I’ve written more about so-called ghost guns than I ever wanted to. Mostly, though, it involves pointing out all the reasons why the issue isn’t as big of a thing as the media and politicians want to make it out to be.
Yet the perception that these unserialized firearms represent a problem persists and has been fully embraced by a number of anti-gun states. One such state is Connecticut.
In fact, now the state’s attorney general is filing a lawsuit about them.
Seeking to crack down on gun violence, state attorney general William Tong filed a lawsuit Tuesday against four out-of-state manufacturers for shipping ghost gun parts to Connecticut.
Tong filed the civil suit against two manufacturers from Florida and one each from Utah and North Carolina after all four companies shipped the parts to an undercover investigator working for the attorney general’s office, he said.
During a press conference Tuesday, Tong displayed some of the parts that had been shipped to Connecticut, where ghost guns have been banned since October 2019.
“Ghost guns are unserialized, untraceable, unregistered, fully functional, in most cases fully automatic firearms that one can make at home,” Tong told reporters in Hartford. “These are guns that put Connecticut families, residents and law enforcement at risk because we can’t trace them. … They’re a menace.”
Except that tracing doesn’t prevent criminal acts of violence and never has.
Tracing is a process to find where a gun comes from after the fact. It’s completely useless as a tool for prevention, except maybe to ascertain whether someone is making straw buys.
Further, Tong knows damn good and well that so-called ghost guns only account for a tiny fraction of guns used by criminals. He also knows that if a bad guy wants a gun, he’s going to get one. Whether it’s a “ghost gun” or a more traditionally manufactured firearm, it’s still a gun.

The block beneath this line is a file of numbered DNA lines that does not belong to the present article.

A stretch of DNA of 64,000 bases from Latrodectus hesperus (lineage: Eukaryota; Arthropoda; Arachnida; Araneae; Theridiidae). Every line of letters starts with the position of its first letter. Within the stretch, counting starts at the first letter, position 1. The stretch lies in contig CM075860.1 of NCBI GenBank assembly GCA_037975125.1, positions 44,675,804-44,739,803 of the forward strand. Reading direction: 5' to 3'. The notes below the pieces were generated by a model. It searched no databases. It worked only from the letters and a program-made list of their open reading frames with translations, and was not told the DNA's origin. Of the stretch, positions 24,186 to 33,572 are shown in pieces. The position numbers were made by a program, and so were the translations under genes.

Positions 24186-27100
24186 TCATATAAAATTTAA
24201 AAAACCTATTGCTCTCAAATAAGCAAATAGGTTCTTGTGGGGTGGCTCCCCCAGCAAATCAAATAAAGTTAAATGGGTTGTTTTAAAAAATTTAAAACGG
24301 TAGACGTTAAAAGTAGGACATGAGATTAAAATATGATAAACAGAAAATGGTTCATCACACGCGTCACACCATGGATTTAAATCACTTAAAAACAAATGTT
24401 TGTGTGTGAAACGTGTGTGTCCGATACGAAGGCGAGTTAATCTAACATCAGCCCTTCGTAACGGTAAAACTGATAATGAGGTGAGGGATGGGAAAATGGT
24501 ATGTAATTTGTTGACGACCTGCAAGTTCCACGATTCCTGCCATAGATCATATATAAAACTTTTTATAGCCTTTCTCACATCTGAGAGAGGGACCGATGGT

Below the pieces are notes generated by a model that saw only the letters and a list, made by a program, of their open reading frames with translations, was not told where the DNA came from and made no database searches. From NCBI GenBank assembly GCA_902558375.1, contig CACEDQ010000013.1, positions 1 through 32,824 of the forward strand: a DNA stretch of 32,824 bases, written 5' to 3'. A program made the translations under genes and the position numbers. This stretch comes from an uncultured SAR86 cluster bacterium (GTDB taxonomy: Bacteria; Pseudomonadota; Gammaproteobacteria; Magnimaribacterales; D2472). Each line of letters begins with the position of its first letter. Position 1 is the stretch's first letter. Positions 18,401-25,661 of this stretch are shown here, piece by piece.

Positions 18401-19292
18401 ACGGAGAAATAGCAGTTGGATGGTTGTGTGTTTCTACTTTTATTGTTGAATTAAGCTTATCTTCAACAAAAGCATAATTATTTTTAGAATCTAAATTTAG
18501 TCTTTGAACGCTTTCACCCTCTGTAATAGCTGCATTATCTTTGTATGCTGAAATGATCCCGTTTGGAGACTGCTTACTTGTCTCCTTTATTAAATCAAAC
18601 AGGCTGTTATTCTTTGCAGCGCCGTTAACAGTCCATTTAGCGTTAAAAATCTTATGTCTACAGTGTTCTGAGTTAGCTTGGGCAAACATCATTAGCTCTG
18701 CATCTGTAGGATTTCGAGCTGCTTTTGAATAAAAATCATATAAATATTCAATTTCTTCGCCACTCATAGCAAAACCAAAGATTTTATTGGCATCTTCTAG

So why focus on these particular guns?
That’s easy. He’s focusing on them because they’re scary. You see, Tong may genuinely want to address violent crime in his state. He may not. However, by focusing on “ghost guns,” he can signal to voters that he’s doing something.
The media has made unserialized firearms a big boogieman, often reporting how their use is “growing” or “soaring,” but providing little context that tells people that this isn’t the lion’s share of firearms used by criminals by any stretch of the imagination.
So people are freaked out. Enter Tong and his lawsuit, which looks like it’s an effort to address this horrible wrong.
I’d like to remind people in Connecticut, however, that criminals had no real difficulty getting guns before “ghost guns” were so readily available. No, unserialized firearms aren’t the problem and never have been.
But people like Tong aren’t worried about solutions. They’re worried about appearing to care about solutions so they don’t get voted out come the next election.
And none of this gets into the fact that I’m doubtful any of the vendors knowingly shipped anything to Connecticut while also knowing it was illegal for them to do so.
I could be wrong there, but I’m not wrong about them being a non-issue in the grand scheme of things.